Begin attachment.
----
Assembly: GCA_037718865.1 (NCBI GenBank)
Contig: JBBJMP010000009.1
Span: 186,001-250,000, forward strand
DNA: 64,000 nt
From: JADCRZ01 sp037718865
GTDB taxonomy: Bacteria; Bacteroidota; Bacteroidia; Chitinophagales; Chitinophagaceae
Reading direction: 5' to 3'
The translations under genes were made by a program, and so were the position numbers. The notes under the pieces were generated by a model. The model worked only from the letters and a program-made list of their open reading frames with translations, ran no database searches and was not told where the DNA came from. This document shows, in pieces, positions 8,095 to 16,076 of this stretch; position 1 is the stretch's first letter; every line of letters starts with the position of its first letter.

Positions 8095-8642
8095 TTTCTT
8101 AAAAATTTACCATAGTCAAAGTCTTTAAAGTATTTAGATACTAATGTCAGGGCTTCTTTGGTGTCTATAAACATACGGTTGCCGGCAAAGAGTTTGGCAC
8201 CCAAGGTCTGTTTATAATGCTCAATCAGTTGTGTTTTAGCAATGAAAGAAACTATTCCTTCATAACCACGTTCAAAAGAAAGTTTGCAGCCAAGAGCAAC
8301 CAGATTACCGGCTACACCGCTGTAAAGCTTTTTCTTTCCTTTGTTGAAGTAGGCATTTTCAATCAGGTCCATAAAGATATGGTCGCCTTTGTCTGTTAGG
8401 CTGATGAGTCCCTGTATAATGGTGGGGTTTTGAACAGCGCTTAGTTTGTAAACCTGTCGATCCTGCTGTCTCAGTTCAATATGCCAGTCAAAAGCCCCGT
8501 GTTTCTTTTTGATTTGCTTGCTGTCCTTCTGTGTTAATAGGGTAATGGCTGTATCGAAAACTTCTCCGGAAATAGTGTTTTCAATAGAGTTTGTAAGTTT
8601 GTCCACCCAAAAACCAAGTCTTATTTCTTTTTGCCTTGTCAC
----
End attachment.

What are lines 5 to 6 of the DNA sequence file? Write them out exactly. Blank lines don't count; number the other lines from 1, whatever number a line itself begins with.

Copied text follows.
From: JADCRZ01 sp037718865
GTDB taxonomy: Bacteria; Bacteroidota; Bacteroidia; Chitinophagales; Chitinophagaceae